Not 'money-hungry fat cats': Landlord takes exception to Government reference to interest deduction 'loophole'

An Auckland landlord says he's trying to save for retirement, not exploit the system.
An Auckland landlord says he's trying to save for retirement, not exploit the system. Photo credit: Getty.

An Auckland landlord is taking exception to the Government's reference to offsetting rental expenses as a "loophole", saying landlords aren't money-hungry fat cats trying to exploit the system.

Among a raft of changes announced by the Government on Tuesday, the ability for landlords to offset interest expenses against their income for tax purposes will be axed. For properties purchased before March 27, the change will be phased in over the next four income years from October 1. Investors were quick to respond to Finance Minister Grant Robertson's reference to interest deductibility as a "loophole", with NZ Property Investors' Federation Andrew King referring to the phrase as "rubbish".

The landlord, who asked to be referred to as Graham, told Newshub interest deductibility is a basic rule of tax law and business - it isn't as though some people were doing it and some people weren't.

Having bought a rental property as part of a plan to get ahead, he says he's always played by the rules and treated his tenants fairly, keeping their rent the same throughout COVID-19. Suggesting landlords were somehow exploiting some loophole is "disappointing" and "far from the truth".

"It's almost a political term which suggests all landlords are somehow money-hungry fat cats who are fiddling the system," Graham says.

His rental property is his retirement plan so he doesn't have to rely on the Government, something he imagines the majority of 'mum and dad' investors are also trying to achieve.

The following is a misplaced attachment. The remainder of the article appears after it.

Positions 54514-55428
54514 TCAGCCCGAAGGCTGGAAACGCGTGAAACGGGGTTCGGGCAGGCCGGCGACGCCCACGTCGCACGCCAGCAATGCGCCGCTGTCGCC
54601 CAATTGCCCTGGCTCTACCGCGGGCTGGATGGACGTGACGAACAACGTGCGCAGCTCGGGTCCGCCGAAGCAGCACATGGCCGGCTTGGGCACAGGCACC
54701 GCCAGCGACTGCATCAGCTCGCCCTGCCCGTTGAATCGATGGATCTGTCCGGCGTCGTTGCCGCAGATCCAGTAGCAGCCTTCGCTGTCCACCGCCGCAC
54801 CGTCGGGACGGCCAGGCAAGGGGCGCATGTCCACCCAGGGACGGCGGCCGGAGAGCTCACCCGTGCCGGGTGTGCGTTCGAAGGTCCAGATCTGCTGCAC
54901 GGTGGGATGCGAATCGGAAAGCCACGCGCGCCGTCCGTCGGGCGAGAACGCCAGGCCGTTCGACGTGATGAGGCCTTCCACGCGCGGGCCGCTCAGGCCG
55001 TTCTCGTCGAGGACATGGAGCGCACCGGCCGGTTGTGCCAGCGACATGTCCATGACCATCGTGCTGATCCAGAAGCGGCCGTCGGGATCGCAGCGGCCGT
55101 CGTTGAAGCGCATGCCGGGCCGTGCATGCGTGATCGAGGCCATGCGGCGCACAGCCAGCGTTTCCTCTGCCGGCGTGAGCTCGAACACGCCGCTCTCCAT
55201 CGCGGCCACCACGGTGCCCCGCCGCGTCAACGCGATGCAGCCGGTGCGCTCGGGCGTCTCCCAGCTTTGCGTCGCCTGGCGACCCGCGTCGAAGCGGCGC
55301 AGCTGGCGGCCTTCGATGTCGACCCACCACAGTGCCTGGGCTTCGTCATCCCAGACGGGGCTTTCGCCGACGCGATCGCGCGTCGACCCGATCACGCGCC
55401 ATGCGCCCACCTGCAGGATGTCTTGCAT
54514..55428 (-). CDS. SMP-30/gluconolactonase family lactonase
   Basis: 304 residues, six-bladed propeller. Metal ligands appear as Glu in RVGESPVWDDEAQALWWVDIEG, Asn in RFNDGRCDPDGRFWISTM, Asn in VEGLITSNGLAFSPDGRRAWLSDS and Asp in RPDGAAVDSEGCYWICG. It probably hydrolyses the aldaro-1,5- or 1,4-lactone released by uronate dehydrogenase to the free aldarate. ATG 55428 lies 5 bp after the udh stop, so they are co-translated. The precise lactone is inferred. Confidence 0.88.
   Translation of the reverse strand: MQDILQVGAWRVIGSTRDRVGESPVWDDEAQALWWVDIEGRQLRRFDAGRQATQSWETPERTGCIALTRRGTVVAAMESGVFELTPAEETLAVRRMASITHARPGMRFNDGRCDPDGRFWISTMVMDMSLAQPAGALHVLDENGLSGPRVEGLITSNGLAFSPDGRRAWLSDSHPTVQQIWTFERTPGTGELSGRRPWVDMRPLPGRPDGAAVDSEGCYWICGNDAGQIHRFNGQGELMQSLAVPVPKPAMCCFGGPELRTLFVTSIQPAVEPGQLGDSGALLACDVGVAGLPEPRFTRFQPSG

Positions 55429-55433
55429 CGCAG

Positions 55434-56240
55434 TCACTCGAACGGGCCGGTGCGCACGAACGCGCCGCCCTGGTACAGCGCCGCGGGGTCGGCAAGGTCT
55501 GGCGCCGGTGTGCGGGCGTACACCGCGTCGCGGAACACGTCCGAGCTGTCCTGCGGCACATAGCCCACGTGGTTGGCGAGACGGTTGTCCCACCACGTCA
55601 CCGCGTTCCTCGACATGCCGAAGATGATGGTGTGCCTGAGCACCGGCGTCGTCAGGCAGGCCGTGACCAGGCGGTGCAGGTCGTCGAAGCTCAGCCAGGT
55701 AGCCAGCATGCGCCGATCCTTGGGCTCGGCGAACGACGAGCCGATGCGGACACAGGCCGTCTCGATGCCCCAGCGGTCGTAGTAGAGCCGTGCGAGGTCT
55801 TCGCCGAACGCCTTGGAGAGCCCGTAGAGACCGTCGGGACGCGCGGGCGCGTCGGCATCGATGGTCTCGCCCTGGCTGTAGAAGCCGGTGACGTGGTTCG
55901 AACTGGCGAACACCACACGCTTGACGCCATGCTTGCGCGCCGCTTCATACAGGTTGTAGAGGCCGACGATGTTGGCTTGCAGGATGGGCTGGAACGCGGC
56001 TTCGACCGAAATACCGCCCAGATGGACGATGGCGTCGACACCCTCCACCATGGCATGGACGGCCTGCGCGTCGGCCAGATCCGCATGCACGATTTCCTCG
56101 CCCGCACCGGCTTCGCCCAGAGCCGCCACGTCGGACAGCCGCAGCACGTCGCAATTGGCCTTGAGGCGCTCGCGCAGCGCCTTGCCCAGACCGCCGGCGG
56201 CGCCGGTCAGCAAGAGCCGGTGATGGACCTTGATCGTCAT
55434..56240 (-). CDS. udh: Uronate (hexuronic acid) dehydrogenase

"They have a plan in place to save for their retirement and are providing good rental accommodation to people who want and need it...we're not the baddies here," Graham adds.

Removing the ability to claim interest as an expense will soon cost him an extra $1500 per year in tax - $6000 per year in four years' time once it's phased out.

He expects like himself, many property investors will now reconsider whether it's worth holding on to investment properties.

"In terms of it being a viable retirement plan, I'm going to have to redo the numbers - I can't claim the interest and at the same time, all of these housing changes are designed to bring values down," Graham says.

"If I'm not making any money cash-wise (no return on investment) and house prices are not going to rise, potentially it might be silly holding onto an investment property."

From October 1, rentals purchased on or after March 27 won't be eligible for interest deductions.
As some reprieve for existing landlords, interest deductions will still be allowed for rentals purchased before March 27, but the amount they can claim will be reduced over the next four years until it's phased out.

Property accountant Anthony Appleton-Tattersall confirms until October 1, existing landlords can claim 100 percent of interest deductibility.  From October 1 through to April 2023, the claimable amount reduces to 75 percent, 50 percent the following year and 25 percent the year after (applies to those on standard March balance dates).

"As of April 2025, [the claimable amount] is zero."

Although interest is by far the biggest expense, Appleton-Tattersall confirms under new rules, landlords can continue to claim expenses such as rates, insurance, repairs, accounting and legal fees (and limited depreciation).